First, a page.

But once Wilson arrived in Paris for the postwar peace conference, he had to make major concessions to the other Allied leaders to get his League of Nations in the Treaty of Versailles. This resulted in severe treatment of the vanquished nations, which betrayed Wilson’s ideal of the postwar world as outlined in his Fourteen Points. “Most damning,” Peck asserts, “he had agreed to the war guilt clause” (p. 241), which forced Germany to accept full responsibility for causing the Great War. In addition, a majority in the American Congress and press did not endorse Wilson’s belief that the League of Nations would prevent future wars. In fact, they believed it would probably involve the United States in an increased number of interventions around the globe.  Attempting to mobilize public pressure on Congress to ratify the Treaty of Versailles with the League of Nations as created at the Paris Peace Conference, Wilson went on a nationwide tour. But he became very ill and suffered a stroke that left him paralyzed on one side and unwilling to accept any compromise on the treaty’s ratification, which resulted in its defeat in the Senate.

Though acknowledging that Wilson made critical mistakes in his diplomacy and relations with Congress, Peck praises his “transcendent vision” (p. xiii) that promoted worldwide democracy, commercial cooperation, and international harmony through American-led collective security. It was a vision that could be more revolutionary than the Bolsheviks’ ideology. Peck thus adheres to the interpretation of Wilsonian foreign policy advanced in various liberal internationalist studies, including Arthur Link’s Woodrow Wilson: Revolution, War, and Peace (1979), Frank Ninkovich’s, The Wilsonian Century: U.S. Foreign Policy since 1900 (2001), and John Milton Cooper Jr.’s Woodrow Wilson: A Biography (2009).

Other historical scholarship, however, has challenged such a laudatory assessment of Wilson’s worldview and its legacy. New Left historians, such as William Appleman Williams in The Tragedy of American Diplomacy (1959), argued that the United States in the nineteenth and twentieth centuries, partly through predatory wars against native populations, promoted a continuous, expansionistic Open Door policy in search of markets and created an economic empire that stretched across the North American continent and eventually overseas. As a crucial part of this expansion, Wilsonianism primarily emerged as a counterrevolutionary ideology that defended worldwide capitalism against the rise of Bolshevism.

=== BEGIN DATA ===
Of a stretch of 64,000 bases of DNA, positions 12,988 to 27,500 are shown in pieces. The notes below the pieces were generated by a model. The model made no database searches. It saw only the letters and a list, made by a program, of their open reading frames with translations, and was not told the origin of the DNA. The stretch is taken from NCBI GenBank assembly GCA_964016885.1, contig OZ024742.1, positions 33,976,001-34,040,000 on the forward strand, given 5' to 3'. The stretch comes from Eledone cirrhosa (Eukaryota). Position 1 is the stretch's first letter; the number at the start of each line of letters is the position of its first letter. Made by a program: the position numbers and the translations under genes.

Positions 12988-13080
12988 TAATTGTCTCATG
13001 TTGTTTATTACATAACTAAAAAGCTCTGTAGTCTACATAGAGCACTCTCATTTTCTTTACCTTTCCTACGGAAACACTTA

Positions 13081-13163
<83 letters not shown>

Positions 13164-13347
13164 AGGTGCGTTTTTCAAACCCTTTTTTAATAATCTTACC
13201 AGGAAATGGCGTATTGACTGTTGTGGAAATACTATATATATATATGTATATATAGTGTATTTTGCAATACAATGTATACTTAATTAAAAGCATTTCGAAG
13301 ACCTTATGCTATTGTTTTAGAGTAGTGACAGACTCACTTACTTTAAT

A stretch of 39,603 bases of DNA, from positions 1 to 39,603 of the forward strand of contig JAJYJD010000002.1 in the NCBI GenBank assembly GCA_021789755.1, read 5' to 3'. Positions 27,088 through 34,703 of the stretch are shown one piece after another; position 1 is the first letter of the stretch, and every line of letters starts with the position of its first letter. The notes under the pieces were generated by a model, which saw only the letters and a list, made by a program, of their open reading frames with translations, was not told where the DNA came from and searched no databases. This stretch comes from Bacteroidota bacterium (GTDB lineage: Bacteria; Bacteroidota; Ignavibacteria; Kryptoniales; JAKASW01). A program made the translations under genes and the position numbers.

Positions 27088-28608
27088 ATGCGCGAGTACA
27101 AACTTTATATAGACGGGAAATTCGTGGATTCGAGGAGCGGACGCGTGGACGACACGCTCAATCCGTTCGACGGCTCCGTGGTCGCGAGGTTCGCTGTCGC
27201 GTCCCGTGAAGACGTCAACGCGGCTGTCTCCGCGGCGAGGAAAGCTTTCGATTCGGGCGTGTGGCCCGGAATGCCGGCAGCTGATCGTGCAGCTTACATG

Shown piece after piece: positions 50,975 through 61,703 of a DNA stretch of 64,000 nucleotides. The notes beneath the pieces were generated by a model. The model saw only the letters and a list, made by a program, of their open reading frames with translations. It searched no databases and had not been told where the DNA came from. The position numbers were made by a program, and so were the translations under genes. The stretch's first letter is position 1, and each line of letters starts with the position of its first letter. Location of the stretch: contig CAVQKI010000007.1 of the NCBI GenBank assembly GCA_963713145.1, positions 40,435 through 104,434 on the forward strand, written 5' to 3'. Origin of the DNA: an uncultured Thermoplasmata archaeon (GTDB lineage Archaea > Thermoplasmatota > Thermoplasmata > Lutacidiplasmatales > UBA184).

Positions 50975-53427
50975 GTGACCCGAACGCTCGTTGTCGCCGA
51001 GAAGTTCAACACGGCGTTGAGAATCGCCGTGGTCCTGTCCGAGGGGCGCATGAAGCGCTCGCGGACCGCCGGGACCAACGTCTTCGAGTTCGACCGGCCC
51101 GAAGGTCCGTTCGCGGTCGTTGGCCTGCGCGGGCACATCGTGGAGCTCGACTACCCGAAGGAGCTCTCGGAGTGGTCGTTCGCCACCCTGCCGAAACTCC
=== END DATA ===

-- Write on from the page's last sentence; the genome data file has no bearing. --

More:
In contrast to the New Left interpretation, realist historians believe American leaders, especially since the Second World War, have too often adhered to the unrealistic view that the United States is destined to spread and defend capitalism and democracy throughout the world. Among such studies are Norman Graebner’s America as a World Power: A Realist Appraisal from Wilson to Reagan (1984) and Norman Graebner, Richard Dean Burns, and Joseph Siracusa’s two-volume America and the Cold War, 1941-1991: A Realist Interpretation (2010). These revisionists assert that proponents of Wilsonianism have refused to recognize that many nations lack the preconditions to embrace actual democratization, that the United States was tragically mistaken in its attempt to globalize the containment of communism, and that American resources have been drained in numerous interventionist crusades that have failed to make the world safe for democracy and, indeed, have done the exact opposite by causing worldwide mischief and creating American quagmires.

In Promised Land, Crusader State: The American Encounter with the World since 1776 (1997), neorealist Walter McDougall offers an additional perspective for understanding the long-term development of American foreign policy. He states that US diplomacy has come to represent a civil religion based on the idea of the United States globally promoting democratic and Christian values. American foreign policy has thus over time become more righteously interventionist and less realistic. As an outgrowth of this civil religion, Wilsonianism was meant to be a blueprint for world peace based on American values and enforced by American-led collective security, but instead, ironically, it became an ideological weapon against arbitrary power everywhere and has helped inspire widespread independence and separatist movements, as nationalism has trumped internationalism and initiated a new phase of conflict and interventionism around the globe.  

Drawing on a wide range of primary and secondary sources, Peck has written a very readable and informative overview of the United States in the era of the Great War while making an impassioned and controversial argument for the positive legacy of Wilsonian foreign policy.

Citation: Steve Siry. Review of Peck, Garrett, The Great War in America: World War I and Its Aftermath. H-War, H-Net Reviews. September, 2019. URL: